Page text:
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Celebrating National Poinsettia Day

Eggnog. Carols. Snowmen. Holiday cheer. This time of year is overflowing with traditions that span generations and booming with anticipation of a new year. But when it comes to staples of the season one colorful plant comes to mind: poinsettias.

Brightly colored and known for its star-shaped silhouette, poinsettias have a rich history and unique tie to the holiday season. As National Poinsettia Day approaches us this Friday, December 12th, we thought it perfectly appropriate to share some lesser known details about one of our favorite holiday plants.

1. Joel Roberts Poinsett, the first ambassador to the new Republic of Mexico, was historically responsible for the popularity of the ruby plant throughout North America. While visiting the Taxco region of Mexico in 1828, Poinsett became so captivated with the plant that he decided to send clippings of it back to his home in Charleston, South Carolina. Upon return, he forwarded the clippings to his friends, thus introducing and spreading the beauty of poinsettias throughout the region.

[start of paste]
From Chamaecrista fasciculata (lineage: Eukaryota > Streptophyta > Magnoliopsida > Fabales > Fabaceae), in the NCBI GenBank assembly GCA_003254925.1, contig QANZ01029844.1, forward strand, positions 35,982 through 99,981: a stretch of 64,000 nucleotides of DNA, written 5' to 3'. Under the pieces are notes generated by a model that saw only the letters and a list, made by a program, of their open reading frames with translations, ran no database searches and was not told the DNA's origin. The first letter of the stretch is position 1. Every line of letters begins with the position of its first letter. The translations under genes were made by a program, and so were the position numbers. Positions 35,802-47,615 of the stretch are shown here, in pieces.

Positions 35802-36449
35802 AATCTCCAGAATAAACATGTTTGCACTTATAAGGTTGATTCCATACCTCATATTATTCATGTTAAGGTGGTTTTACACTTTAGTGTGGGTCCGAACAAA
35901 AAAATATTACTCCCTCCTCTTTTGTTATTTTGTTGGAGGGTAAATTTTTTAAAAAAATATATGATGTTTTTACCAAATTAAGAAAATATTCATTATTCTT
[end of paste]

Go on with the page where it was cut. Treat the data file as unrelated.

Joel Poinsett
2. In 1833 the poinsettia had been originally assigned the botanical name of Euphorbia pulcherrima. By 1837 the plant had been renamed Poinsettia pucherrima by William Hickling Prescot. Prescot had been asked to rename the plant and chose to honor Joel Poinsett for his many achievements in government and horticulture.

3. In Mexico the poinsettia is known as “La Flor de Noche Buena,” or Flower of the Holy Night. It is displayed around Dia de la Virgen on December 12th to celebrate the Nuestra Señora de Guadalupe (Our Lady of Guadalupe). On this day people from all parts of Mexico make their way to the nation’s chief religious center at the Basilica of the Virgen of Guadalupe where a mass ceremony and traditional fair preside in her honor.

Dia VIrgen Guadalupe Celebration
4. In the United States, December 12th is celebrated as National Poinsettia Day in remembrance of Joel Poinsett, who died on the same date in 1851. It is only coincidental that December 12th is the celebrated date of the poinsettia plant in both Mexico and USA!

5. Poinsettias are not poisonous. A study at Ohio State University showed that a 50-pound child would have to eat more than 500 leaves to have any harmful effect. However, poinsettia leaves have an awful taste, so you might want to keep your pets from snacking on poinsettia leaves. Eating the leaves can cause vomiting and diarrhea.

6. There are more than 100 varieties of poinsettias available today. Poinsettias come in colors like the traditional red, white, pink, burgundy, marbled and speckled. Poinsettias contribute over $250 million to the U.S. economy at the retail level and are the best selling potted plant in the United States and Canada.

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